I have been trying to come up with some coherent thoughts on my visit to the Mbeubeuss landfill in Dakar for the last few weeks. It was quite a shocking experience to get to visit the landfill, but hard to figure out how to describe my lasting impressions in a much more elaborated way than ‘wow that landfill, it was crazy!’ This is mostly because it was crazy and very hard to conceptualize a place like this coming from Canada. I have never visited a landfill at home, and my experience with them doesn’t extend much further than seeing a mound off the side of a highway which is on its way to being covered over with grass and far from houses and neighbourhoods and being told that is or was the communities landfill.
Mbeubeuss is a wild landfill which opened to serve the department of Dakar in the 1960s. It now spans 60 hectares and when you are standing in the active site there are mounds of garbage as far as the eye can see. I took a couple pictures when we were driving back from the far edge of the landfill, and if you don’t look too closely, it seems like you are looking at hills in the distance but they are actually the mounds of trash that rise up several stories high. It is quite difficult to conceptualize 50 + years of trash coming to this site.
This being a wild landfill means that there are few regulations and little in terms of health and safety precautions. Typically in the ‘best practice’ recommendations I have read for landfilling once a large portion of a landfill is full to its capacity, a rehabilitation plan is put in place and vegetation is planted to both keep the garbage and other contaminants contained to start some environmental remediation of the site and to prevent further disposal. As little of this is done at Mbeubeuss, when driving through the landfill, you can see smoke from fires burning in the garbage.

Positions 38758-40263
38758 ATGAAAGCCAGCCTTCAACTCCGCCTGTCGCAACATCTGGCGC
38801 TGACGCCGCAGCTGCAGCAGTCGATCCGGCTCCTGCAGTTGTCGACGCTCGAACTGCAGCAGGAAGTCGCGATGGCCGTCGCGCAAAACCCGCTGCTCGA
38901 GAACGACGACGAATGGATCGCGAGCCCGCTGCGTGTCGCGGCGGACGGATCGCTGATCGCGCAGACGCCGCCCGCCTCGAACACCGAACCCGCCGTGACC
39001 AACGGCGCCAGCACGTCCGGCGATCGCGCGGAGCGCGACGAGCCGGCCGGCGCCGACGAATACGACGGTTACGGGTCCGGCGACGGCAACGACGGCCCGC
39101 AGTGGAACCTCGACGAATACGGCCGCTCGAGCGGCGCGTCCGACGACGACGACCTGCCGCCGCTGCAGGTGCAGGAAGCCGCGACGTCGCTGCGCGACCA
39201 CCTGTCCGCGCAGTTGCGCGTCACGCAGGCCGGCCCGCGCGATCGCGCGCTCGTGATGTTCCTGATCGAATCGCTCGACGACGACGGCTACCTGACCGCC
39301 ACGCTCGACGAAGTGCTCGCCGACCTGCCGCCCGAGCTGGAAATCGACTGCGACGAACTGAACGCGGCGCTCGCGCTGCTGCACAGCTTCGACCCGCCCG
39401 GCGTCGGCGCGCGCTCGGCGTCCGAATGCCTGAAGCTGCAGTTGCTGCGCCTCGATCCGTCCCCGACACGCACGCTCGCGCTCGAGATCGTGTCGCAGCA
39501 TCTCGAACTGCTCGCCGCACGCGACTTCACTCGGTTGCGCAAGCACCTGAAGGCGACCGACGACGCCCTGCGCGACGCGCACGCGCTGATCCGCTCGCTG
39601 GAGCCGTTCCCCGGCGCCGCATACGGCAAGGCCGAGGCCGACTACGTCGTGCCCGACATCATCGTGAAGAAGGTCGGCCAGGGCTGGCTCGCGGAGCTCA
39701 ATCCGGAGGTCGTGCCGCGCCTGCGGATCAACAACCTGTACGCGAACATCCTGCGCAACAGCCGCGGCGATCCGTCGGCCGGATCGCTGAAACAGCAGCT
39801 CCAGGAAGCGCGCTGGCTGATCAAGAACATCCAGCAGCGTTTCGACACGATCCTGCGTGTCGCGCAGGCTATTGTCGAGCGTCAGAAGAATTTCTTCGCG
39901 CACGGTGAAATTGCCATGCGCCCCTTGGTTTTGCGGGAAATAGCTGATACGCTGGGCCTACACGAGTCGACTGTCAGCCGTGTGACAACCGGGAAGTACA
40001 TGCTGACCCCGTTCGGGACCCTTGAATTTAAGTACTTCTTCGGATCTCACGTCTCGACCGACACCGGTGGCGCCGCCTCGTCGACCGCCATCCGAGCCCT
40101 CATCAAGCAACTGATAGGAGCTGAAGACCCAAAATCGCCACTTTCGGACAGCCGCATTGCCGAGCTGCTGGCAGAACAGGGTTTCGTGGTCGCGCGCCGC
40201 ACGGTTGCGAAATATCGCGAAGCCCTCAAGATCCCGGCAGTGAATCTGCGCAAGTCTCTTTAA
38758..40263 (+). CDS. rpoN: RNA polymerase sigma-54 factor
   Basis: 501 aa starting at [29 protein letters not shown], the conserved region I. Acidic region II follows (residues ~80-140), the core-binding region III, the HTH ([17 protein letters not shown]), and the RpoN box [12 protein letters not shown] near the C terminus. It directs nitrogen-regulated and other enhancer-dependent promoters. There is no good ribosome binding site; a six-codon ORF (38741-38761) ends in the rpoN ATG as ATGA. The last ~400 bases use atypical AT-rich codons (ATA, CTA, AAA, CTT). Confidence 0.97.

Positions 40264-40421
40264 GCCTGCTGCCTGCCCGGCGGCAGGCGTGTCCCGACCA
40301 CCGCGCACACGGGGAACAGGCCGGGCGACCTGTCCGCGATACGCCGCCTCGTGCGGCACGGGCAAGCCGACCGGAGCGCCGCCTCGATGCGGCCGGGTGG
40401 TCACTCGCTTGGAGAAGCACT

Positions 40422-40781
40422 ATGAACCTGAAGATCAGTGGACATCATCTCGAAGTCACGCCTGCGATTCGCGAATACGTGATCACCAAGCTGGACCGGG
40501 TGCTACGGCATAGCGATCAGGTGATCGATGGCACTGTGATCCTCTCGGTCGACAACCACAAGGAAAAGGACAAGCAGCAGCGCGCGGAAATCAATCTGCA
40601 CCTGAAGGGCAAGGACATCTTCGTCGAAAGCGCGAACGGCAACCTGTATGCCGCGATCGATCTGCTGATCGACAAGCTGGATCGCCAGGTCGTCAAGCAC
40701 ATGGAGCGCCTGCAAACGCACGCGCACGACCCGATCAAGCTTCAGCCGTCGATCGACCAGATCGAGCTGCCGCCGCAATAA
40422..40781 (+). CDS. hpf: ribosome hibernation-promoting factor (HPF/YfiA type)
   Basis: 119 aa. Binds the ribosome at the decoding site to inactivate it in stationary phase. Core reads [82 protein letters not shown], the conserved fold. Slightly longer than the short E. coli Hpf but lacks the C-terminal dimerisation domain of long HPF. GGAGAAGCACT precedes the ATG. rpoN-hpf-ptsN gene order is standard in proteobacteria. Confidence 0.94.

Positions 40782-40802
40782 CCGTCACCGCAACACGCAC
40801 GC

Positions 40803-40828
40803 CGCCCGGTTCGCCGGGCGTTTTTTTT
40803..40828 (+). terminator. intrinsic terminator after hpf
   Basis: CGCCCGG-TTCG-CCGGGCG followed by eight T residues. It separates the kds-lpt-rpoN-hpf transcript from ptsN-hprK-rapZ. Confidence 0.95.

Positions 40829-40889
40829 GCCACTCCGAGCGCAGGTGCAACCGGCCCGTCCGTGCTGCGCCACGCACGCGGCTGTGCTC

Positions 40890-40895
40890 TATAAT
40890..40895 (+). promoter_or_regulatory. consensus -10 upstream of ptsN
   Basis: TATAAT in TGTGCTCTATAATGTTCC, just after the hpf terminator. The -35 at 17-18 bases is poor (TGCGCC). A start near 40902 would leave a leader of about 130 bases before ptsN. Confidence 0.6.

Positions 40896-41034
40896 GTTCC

The smoke is visible above the piles of garbage, but it is really hard to estimate how big a fire is as they burn under the surface and can spread quickly with access to oxygen pockets due to improperly compacted waste. This also makes a garbage fire at a landfill hard to control once it has started, as you can’t estimate from the surface how far the fire is burning through the pile.
There are regulations on biomedical waste disposal in the landfill, but the way this is regulated was one of the most disturbing revelations from the visit. When a truck arrives at a site, it is weighed and the driver is given a ticket which specifies how much he will be payed after dumping the garbage which is calculated considering the weight of the truck and the length of his route to the landfill. As disposal of biomedical and other wastes considered hazardous is forbidden (this type of waste is supposed to be incinerated at a controlled facility) as a truck arrives at the active site it is inspected to ensure that it does not contain biomedical or hazardous waste. The part of the explanation that was really surprising was that if biomedical waste is identified by the inspector, the driver is penalized by having his pay slip marked to not be paid for this load. And then the load is dumped at the active site just as any other truck load would be.
We watched as a few trucks approached the active site to unload. As each truck slows down, 100 + informal waste collectors swarm the truck and hop on to try to position themselves to get quick access to the items that they are looking to collect and sell. The informal collectors are a very interesting group at the landfill. As this expansive site has been here for so many years and separation of recyclable and reusable waste is very minimal this landfill has attracted informal collectors for decades. In recent years, an association of informal collectors has been formed which has ~ 2500 members. These people live in the community next to the landfill and their claim, collect, sort and sell a high portion of the waste entering the landfill. These people certainly live a hard life, but work hard and have tried to improve their situations on their own terms by forming the association. They now have a school and health center in their community and have recently received approval to build a new school, which will be able to accommodate more students which will benefit the community in educating more of the youth who with little access to education often become waste pickers at a young age. The association also works to get its members heard on different issues as they have little formal social standing. Their name Bokk Diom signifies the spirit of the group meaning unity, courage working together and sharing the same objective.